The Inspector also interrogates the characters in a particularly harsh and rude manner. He scares them and pressures them until they finally break and confess the truth. He tries to make them feel guilty by continuously trying to make them see their errors and how they have been forgetting socialism, making them seem selfish and unbearable.
He uses a lot of rhetorical questions to make the characters think about what they have done and probe at the truth. A good example of this is when the Inspector is talking to Sheila, just after she admits to having Eva Smith fired from Milwards. He says, ‘And so you used the power you had, as a daughter of a good customer and also of a man well known in the town, to punish the girl just because she made you feel like that?’ he makes Sheila feel guilty and say, ‘And if I could help her now, I would-‘. The Inspector then goes on to say, ‘(harshly) Yes, but you can’t. It’s too late. She’s dead.’ Even though Sheila was already feeling guilty, the Inspector continues to remind her what she has done and the fact that Eva Smith is dead, making Sheila feel even worse.
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The Inspector makes the characters own up to their actions and reveal what he already seems to know, for example, towards the conclusion of the first act, when Gerald talks to Sheila about the time he spent with Daisy Renton last summer. He knows by now that Gerald has somewhat to establish and it’s just a matter of time before everything should unravel: The door opens and the Inspector walks in the room constantly in mind of questioning them. Inspector – Well?
At this moment in time he uses technique to give a bit on the next part of the story and where we could decide what may or may not happen. We see how the Birling and Gerald react, such as using the word “good? At the exact moment this way, the characters will confess, It’s as if they knew what was expected of them when they are wrong, because the Inspector is bluffing stories out bit by bit, only giving them one small bit of something, it’s as if he is starting a story and the Birlings are finishing it. Consequently the characters too are confused themselves in my opinion, because they are doing him a vast favour by telling him the truth, and this is one my favourite functions where he is able to manipulate the mind of the family through his interrogation in a situation where he knows he is bluffing and therefore it is a very good effect.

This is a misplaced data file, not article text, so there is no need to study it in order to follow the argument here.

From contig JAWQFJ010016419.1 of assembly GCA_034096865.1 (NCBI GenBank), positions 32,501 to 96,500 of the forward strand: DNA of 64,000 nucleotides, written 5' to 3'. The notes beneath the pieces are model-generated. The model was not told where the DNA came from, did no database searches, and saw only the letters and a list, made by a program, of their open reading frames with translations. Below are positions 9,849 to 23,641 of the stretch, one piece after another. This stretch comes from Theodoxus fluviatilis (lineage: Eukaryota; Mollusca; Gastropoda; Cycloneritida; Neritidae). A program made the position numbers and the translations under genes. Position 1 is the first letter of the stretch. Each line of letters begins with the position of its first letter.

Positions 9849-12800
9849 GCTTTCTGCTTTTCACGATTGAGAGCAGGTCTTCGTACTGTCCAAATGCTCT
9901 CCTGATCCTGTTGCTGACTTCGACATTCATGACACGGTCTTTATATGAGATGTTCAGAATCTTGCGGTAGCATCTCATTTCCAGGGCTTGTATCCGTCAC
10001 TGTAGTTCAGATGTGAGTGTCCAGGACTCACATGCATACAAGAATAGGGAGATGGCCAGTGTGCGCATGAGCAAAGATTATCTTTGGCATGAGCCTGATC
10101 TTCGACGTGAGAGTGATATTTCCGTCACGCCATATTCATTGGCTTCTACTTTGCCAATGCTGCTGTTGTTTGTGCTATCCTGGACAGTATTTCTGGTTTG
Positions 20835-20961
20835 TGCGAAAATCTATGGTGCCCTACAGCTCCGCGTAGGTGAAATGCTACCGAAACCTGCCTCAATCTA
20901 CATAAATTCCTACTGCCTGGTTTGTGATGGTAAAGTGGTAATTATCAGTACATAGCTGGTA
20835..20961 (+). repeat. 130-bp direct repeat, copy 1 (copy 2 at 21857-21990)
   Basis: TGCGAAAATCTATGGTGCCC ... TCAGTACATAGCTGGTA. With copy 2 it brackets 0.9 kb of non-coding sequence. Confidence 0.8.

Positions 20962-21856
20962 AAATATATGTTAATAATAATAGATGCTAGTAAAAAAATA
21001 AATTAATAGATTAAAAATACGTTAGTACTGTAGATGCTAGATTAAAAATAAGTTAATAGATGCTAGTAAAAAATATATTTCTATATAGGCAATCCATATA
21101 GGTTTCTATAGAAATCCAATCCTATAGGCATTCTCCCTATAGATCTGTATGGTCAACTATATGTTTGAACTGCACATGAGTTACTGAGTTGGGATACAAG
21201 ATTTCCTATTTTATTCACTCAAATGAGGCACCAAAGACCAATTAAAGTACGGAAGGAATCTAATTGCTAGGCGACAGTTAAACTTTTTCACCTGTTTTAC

It is used for large results, for example when he mentions the name Daisy Renton, Gerald suddenly says – “What? The Inspector responds instantly to the reaction of Gerald also now knowing that Gerald had known and expecting that he can hide this fact from the Inspector.
However, the Birling family begin to see what the Inspector has done to them; however it is a little too late. For example, at the end of the second act, Sheila said: “It gives us the rope so that we will hang him. It’s like in the beginning when they commence to understand that they all had something to do with the death of Eva Smith and the Inspector comes eye to eye with each of them and with all the knowledge they need he ends up coming down hard on them, because the Inspector wants to see that the family feel remorse for their actions. In this moment in time Sheila is seeing this interrogation clearly and demonstrates this by saying “somehow, he makes you.” She sees clearly that the Inspector was “knocking” or building a wall between them and what they hide away from the Inspector. This is because it originates in their household since most of the information and each characters role in suicide of Eva Smith. In addition to the family of the Birling, they reveal more of the truth behind their stories to the Inspector, whilst he has just supplied them with very little information.